• Levine’s saying there need to be “so deeply integrated into the process.” Director Gore Verbinski and the writer of the BioShock movie go for three-hour walks to talk about the film, says Levine.
  • Levine’s talking about the pitfalls of bringing in a “Hollywood writer” for a game, as they have to be completely integrated into the development process.
  • Levine’s saying they “fought” to make the relationship between the Little Sisters and Big Daddies the core of the game, to make it symbolise the “everything that was wrong with Rapture.”
  • They’re talking about the birth of Big Daddies and why they picked a diving suit. They describe they as “lumbering and very sad.” Nate Wells, 2K Boston’s art director, says he was obsessed with diving suits.
  • “You have to constrain the player or it’s really difficult to tell a horror story.”
  • “If you want to make art, if has to be painful and there has to be fighting. There has to be throwing of glasses.”
  • They reckon the only way to make triple A games is to never be satisfied. “Unless you’re chewing your nails on release day, you screwed up.”
  • Levine’s just called himself a “pretentious twat.” Seriously.
  • “We had the luxury to bump into a lot of things before we found the way,” says Levine, saying they were more fortunate than most developers when they were working on BioShock.
  • They’re describing the dev process as “terrifying,” describing a PS2 engine demo they ported to the Xbox that contained an “eel man.” “It was an early attempt to build on the System Shock 2 gameplay,” says one of them.
  • French is asking what makes a triple A game. “We’re working on a new thing now,” says Levine. He says he can never remember how they did it the last time.
  • They decided to focus on telling the story of “eight or nine people in incredible detail” instead of trying to explain the events surrounding the thousands of inhabitants of Rapture.
  • “There was no shortage of pretentious crap I could come up with at any point,” says Levine. It’s in reference to telling the story of Rapture “without cut-scenes, to minimise the size of audio logs,” and not use words in general.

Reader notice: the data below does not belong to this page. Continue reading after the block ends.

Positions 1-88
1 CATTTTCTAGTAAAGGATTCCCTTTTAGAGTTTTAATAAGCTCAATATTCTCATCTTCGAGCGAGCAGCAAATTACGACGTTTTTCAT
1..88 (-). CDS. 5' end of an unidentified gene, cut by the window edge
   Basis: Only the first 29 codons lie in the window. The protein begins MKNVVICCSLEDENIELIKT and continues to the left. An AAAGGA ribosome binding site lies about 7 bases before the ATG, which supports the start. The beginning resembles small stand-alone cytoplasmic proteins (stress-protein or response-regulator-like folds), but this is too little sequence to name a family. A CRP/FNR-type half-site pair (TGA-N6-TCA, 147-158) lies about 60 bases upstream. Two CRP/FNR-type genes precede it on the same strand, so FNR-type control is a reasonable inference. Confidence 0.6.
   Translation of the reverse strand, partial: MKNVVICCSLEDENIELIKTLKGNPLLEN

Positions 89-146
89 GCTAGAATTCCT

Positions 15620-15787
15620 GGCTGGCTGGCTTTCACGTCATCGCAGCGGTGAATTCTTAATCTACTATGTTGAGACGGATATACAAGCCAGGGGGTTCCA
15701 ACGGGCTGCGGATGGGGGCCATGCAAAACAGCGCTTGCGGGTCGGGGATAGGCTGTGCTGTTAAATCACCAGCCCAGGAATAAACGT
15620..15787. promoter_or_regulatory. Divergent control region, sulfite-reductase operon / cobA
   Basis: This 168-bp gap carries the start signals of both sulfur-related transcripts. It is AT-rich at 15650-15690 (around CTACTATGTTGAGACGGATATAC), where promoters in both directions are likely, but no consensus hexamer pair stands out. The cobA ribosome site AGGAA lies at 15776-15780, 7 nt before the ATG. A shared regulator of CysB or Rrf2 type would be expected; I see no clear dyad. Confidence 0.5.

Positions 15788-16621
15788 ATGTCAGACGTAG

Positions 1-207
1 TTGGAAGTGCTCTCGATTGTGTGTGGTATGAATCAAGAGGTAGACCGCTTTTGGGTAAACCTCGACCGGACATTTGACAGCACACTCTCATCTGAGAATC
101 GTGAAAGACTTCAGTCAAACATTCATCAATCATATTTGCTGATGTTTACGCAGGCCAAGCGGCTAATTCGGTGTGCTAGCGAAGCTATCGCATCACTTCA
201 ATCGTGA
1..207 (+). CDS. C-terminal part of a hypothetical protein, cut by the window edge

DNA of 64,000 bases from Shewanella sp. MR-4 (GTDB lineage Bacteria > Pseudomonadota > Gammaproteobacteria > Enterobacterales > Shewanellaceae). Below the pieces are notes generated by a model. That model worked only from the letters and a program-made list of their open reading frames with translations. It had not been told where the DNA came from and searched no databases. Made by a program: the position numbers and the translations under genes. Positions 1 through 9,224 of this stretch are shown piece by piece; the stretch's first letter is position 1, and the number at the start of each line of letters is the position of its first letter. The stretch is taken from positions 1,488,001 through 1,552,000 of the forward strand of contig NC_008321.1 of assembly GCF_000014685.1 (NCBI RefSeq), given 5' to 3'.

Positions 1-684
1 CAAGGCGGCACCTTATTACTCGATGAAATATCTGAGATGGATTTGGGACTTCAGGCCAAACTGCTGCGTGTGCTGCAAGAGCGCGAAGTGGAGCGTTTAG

• He said that they went through every single corpse in BioShock and had a back story to how they died.
  • There are two other guys on stage with Levine, but we missed their names. They’re both from 2K Boston, obviously.
  • When he went to Irrational he got his dream challenge. “Fuck. We want to make System Shock 2. Who wouldn’t?”
  • Immersion set UU apart, he says. “It was so powerful.” He says that System Shock 1 had “such an impact” on his as a gamer.
  • Levine’s talking now. It’s taking a Q&A format. He’s talking about the Ultima days and how BioShock is in his “DNA.”
  • Just a general montage of fighting. Nothing new.
  • They’re showing a BioShock movie. It’s “immersive,” says French.
  • We’re off. Develop editor Michael French is introducing BioShock and Levine.
  • Levine’s standing at the front chatting to audience members. He looks hot. Should be starting in a few minutes.

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20 Comments

  1. Blerk

    “He looks hot”? Pat, I had no idea. Congratulations on coming out!

    #1 6 years ago
  2. patlike

    He’s so hawt. I want him.

    #2 6 years ago
  3. Dr.Haggard

    /gay for Ken

    #3 6 years ago
  4. Vahn16

    Wow, he really thinks he’s pretentious, huh? I guess everyone’s their own greatest critic.

    ..And I get him after you guys are done.

    #4 6 years ago
  5. mart

    Do you really expect him to announce something new? I don’t see why he would.

    #5 6 years ago
  6. Newbie101

    What is the point in this OOI? ;)

    #6 6 years ago
  7. Vahn16

    ‘Cause it’s interesting. And because, well, read the first four comments.

    #7 6 years ago
  8. patlike

    I’ve got an interview with Levine later, so I’ll have some great quotes, I’m hoping. I’ll start putting stuff up this afternoon.

    #8 6 years ago
  9. Blerk

    Ask him if he’d consider making Bioshock 2 a bit more adventurey and a bit less shooty.

    #9 6 years ago
  10. patlike

    Yep, will do. I’ve already been told he won’t talk about specific games, though. I’ll do my best, innit.

    #10 6 years ago
  11. Blerk

    I suppose you could leave out the Bioshock 2 reference and ask about future games in general.